Also that it creates books, and is another article when someone is stumped for a bit of filler content for their blog or other type of site.
To become competent i would say that its wise to believe half of what you read and hear.
oikram — 2010-06-26T04:10:09-04:00 — #8
This is, a mon avis, a great advice and me, as a newbie, I always found this part the hard to deal with.
We have different backgrounds, and different professional structures, on doing our programming. When I ask some questions about (to me, expecting to be) simple tasks, sometimes, I got answers... quite advanced, that require a lot, on our structural development environment (resources equipment, background knowledge, etc....).
So, many times, I end up desperate that I'm unable to accomplish a given advice. And of course we can't. We need (literally) years to properly understand the answer.
1) Sometimes, good/best programming answers are not the best on a newbies point of view.
2) However, this doesn't mean that as newbies, we should forget about them. No we don't. Many times, I got my answers understood some months later.
3) When we doing this alone, knowing what is good and not good programming practice, seems hard to find. My advice to solve it is to, cross data. And compare. And study.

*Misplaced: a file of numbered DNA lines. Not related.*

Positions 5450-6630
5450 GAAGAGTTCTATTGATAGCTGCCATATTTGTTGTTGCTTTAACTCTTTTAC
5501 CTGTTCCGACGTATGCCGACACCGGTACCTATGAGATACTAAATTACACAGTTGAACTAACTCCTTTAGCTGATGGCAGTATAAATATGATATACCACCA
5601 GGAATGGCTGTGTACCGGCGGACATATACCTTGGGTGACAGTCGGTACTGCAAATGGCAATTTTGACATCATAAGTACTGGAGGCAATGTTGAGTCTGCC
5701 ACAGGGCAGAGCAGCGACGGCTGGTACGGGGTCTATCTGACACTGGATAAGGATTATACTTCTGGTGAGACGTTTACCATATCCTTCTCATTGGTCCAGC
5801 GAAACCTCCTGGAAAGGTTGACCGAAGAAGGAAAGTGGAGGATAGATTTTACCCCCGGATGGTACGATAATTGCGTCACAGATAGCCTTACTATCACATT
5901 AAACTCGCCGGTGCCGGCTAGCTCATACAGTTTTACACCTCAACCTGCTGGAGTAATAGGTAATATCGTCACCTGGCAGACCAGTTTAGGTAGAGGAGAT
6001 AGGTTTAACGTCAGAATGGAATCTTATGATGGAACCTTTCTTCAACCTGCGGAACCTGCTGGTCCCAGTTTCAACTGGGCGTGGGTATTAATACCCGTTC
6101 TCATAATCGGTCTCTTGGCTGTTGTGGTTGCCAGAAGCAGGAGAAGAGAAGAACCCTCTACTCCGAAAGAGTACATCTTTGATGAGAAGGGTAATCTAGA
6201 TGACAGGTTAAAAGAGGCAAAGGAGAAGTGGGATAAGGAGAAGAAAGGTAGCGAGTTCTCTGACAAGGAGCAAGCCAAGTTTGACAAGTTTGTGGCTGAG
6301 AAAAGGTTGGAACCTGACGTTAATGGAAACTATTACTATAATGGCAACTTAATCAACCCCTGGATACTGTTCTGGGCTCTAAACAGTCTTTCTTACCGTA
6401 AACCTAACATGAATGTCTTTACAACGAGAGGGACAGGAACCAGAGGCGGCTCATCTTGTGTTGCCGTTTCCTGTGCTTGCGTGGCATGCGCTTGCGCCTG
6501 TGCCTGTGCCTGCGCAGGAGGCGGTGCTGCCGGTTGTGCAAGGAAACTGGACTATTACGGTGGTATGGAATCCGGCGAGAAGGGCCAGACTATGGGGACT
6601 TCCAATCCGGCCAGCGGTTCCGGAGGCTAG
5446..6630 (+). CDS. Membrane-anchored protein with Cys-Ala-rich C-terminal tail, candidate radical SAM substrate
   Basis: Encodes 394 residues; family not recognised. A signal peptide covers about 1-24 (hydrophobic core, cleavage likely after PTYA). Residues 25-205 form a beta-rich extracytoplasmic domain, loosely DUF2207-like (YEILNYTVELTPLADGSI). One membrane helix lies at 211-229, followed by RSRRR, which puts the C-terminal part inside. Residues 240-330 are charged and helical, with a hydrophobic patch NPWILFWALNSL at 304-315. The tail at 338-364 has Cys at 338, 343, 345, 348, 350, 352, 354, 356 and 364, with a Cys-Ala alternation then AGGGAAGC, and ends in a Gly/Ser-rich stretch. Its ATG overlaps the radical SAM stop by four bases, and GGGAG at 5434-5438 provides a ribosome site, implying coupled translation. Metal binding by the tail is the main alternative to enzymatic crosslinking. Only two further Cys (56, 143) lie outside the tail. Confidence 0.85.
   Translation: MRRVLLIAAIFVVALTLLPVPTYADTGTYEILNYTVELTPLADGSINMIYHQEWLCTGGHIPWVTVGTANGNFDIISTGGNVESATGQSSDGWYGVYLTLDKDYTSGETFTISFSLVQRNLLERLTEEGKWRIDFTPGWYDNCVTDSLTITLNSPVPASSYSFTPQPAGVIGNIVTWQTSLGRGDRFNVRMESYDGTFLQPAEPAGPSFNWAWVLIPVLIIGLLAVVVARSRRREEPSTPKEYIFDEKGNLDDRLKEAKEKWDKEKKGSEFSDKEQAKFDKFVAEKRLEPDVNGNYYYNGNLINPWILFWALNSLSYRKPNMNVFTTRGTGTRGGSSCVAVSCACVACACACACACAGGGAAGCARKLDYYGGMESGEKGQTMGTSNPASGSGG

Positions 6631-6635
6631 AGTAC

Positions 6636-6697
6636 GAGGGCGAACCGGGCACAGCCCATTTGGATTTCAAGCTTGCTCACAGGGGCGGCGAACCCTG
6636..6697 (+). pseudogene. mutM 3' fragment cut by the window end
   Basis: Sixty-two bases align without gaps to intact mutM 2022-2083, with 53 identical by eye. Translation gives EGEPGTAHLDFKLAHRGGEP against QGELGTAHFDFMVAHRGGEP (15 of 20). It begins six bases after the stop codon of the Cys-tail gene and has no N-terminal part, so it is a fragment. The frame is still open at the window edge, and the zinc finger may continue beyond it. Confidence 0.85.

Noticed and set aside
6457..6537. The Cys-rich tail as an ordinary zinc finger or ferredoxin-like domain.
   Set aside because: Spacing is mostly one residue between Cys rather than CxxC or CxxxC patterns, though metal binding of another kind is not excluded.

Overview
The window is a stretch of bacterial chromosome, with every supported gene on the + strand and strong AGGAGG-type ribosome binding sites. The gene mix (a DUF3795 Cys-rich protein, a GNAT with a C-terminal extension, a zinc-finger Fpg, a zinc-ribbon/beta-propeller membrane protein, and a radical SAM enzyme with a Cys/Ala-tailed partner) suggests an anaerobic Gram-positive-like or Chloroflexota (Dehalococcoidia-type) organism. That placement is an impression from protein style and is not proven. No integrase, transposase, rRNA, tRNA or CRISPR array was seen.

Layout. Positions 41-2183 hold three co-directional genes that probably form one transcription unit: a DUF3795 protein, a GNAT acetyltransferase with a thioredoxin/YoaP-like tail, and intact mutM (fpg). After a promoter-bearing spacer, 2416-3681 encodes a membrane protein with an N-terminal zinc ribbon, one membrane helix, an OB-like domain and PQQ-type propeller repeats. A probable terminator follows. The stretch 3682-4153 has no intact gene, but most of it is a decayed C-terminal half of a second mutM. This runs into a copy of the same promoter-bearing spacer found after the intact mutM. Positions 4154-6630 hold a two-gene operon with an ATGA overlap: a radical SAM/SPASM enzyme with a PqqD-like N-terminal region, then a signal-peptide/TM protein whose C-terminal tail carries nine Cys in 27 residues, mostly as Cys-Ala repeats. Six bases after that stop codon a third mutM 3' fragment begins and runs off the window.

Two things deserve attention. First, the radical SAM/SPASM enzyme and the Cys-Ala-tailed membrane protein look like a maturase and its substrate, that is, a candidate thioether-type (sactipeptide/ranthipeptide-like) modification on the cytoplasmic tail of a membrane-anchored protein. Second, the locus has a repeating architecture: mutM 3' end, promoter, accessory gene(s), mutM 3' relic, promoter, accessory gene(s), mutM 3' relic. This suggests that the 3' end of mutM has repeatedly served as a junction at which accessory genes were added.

Example of 3)
I see many database connection tutorials here and there, showing different ways for establishing a connection to it. Many use mysql_connect, and if we do not stop there, we look and we see that mysqli is better then the other and if we keep looking we can see that PDO is actually even better... and so on... How do we know if it's better or not? We listen the arguments, the details, and generally, found that something that some articles ignore, and others, don't.
system — 2010-06-25T16:27:10-04:00 — #9
I'll second that. As a rule of thumb computer science degrees are worth less than a sheet of bog roll. In an industry where three years is obsolete and five years is the scrap heap, what good is a four year program using ten year old textbooks?
Some of the worst design practices and coding I've seen came not from people with degrees though - you want really bad look at the garbage put out by educators.